Wednesday, January 10, 2018

Big Snows in the Western Alps

By popular demand, here's a quick post on the big snows in the western Alps.

You may have seen news stories about this.  Huge snows in portions of the French, Italian, and Swiss Alps.  Thirteen thousand stranded in Zermatt, etc.

I couldn't find a good map of recent Alpine snowfall, so I snagged just a few notable numbers from ski reports online.  On Monday, 8 January, Tignes (France) reported 31" of snow, Sestriere (Italy) 31", Cervina (Italy) 10", and Zermatt (Switzerland) 20".  The next day, Tignes got another 31", Sestriere 39", Cervina 20", and Zermatt 0.  I'm not sure exactly where those obs are taken, and if the 0 at Zermatt might indicate no report, but there were significant snows in the western Alps.  There can be huge contrasts in snowfall across and along the Alps, but I haven't bothered to detail these small scale variations here.  I will say that snow-depth forecasts from for the period ending late on 9 January showed a pronounced max along the Alpine chain at the upper reaches of the western Po Valley catchment.  This would include Sestriere and Cervina.  Tignes and Zermatt sit just across the Alpine crest.

The setup for the event is shown below and features a digging upper-level trough that develops over western Europe and closes off over Spain and the western Mediterranean Basin before moving downstream.

In the interest of time, I've thrown together a map of the event, valid 1200 UTC 8 January, that includes sea level pressure (black contours), 925 mb (~750 m above sea level) wind vectors, and 925 mb temperatures.  At this time, the surface cyclone was centered roughly over the idland of Menorca in the western Mediterranean.  The cold front was ahead of the low center, passing over the island of Sardegna.  As a result, low level southeasterly flow over the Tyrrhenian Sea and west of the Italian boot impinged on the western hook of the Alps.  At the same time, there was strong flow blocking on the southern side of the Alps, resulting in a "u-shaped" sea level pressure ridge and easterly flow over the Po Valley.  As a result, southeasterly flow over the Adriatic Sea curved cyclonically and became easterly over the Po Valley, where it ran into the formidable western Alps.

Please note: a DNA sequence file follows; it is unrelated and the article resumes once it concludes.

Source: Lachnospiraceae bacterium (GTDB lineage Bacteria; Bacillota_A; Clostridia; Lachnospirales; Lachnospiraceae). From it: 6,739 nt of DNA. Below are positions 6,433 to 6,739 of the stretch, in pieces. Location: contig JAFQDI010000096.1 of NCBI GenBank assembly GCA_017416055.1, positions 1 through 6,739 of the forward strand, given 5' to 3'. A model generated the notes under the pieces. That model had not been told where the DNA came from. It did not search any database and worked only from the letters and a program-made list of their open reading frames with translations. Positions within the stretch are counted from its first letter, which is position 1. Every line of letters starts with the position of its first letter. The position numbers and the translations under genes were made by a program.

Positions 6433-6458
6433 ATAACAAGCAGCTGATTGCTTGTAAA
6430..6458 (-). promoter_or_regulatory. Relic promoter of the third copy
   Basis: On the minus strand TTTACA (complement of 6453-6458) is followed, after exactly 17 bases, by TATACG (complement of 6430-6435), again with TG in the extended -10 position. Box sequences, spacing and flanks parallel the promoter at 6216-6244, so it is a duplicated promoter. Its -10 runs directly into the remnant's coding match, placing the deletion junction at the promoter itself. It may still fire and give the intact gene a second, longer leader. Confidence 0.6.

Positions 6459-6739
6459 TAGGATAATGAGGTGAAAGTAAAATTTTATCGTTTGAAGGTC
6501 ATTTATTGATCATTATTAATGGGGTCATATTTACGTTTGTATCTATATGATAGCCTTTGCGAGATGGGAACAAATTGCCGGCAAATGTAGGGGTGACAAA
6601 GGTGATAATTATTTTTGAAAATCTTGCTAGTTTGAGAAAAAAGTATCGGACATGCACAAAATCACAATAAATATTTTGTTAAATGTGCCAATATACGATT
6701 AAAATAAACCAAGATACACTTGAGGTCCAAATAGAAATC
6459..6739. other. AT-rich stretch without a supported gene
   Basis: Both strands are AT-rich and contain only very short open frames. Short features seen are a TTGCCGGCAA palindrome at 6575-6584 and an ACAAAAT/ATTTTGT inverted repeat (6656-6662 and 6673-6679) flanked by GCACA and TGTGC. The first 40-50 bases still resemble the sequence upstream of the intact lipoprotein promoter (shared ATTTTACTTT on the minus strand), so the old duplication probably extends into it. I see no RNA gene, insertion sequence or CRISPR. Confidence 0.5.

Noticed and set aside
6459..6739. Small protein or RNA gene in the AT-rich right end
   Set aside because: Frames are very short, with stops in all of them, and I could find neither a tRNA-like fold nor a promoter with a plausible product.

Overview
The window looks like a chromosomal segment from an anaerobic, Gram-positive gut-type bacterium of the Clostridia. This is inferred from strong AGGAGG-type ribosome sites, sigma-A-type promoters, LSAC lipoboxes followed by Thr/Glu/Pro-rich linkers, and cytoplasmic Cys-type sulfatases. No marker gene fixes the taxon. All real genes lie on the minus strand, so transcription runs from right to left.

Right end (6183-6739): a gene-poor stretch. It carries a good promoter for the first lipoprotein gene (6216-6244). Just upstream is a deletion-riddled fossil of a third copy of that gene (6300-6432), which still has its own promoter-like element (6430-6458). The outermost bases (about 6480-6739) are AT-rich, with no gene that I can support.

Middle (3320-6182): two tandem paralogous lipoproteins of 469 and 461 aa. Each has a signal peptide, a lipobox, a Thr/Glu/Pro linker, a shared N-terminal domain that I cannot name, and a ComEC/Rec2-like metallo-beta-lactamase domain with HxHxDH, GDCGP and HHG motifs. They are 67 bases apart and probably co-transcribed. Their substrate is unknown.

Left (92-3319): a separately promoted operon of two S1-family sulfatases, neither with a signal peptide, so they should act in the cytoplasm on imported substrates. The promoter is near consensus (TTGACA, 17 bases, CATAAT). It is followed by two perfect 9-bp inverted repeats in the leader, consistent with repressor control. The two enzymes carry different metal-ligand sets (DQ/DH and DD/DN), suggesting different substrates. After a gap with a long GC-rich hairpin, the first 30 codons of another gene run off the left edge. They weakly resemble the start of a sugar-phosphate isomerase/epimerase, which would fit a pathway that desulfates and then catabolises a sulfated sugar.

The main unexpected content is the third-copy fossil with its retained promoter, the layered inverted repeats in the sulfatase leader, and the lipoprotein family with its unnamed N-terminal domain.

This pattern persisted for a significant period of time and I suspect that the convergence of these two airstreams and strong orographic ascent of the easterly flow over the Po Valley were important contributors to the heavy snowfall.  In pink shading, I've added the are of strongest 700-mb (3000 m above sea level) ascent and not surprisingly there is a big bull's eye over the east side of the western Alps.

Below is a sounding from Milan, in the Po Valley, 12 hours later at 0000 UTC 9 January.  You can see the low-level southeasterly flow, which is remarkably strong, featuring a 25 m/s (50 knot) lo-level jet at about 950 mb.  The temperature and dewpoint traces show saturated or near-saturated conditions through the depth of the atmosphere, with conditions that meteorologists would describe as "moist neutral."  This is a recipe for strong low-level moisture transport to the western Alps, strong orographic ascent on their eastern slopes, and in all likelihood some embedded convection to juice things up and crank up precipitation rates. 

Source: University of Wyoming
A case like this deserves a more detailed investigation than I can provide here.  I'm sure the event undergoes important evolution over the period that I haven't had time to look into, and that the terrain effects are probably very interesting and impressive if one has access to higher-resolution precipitation/snowfall data.  If you dig in, please feel free to comment and share your insights.

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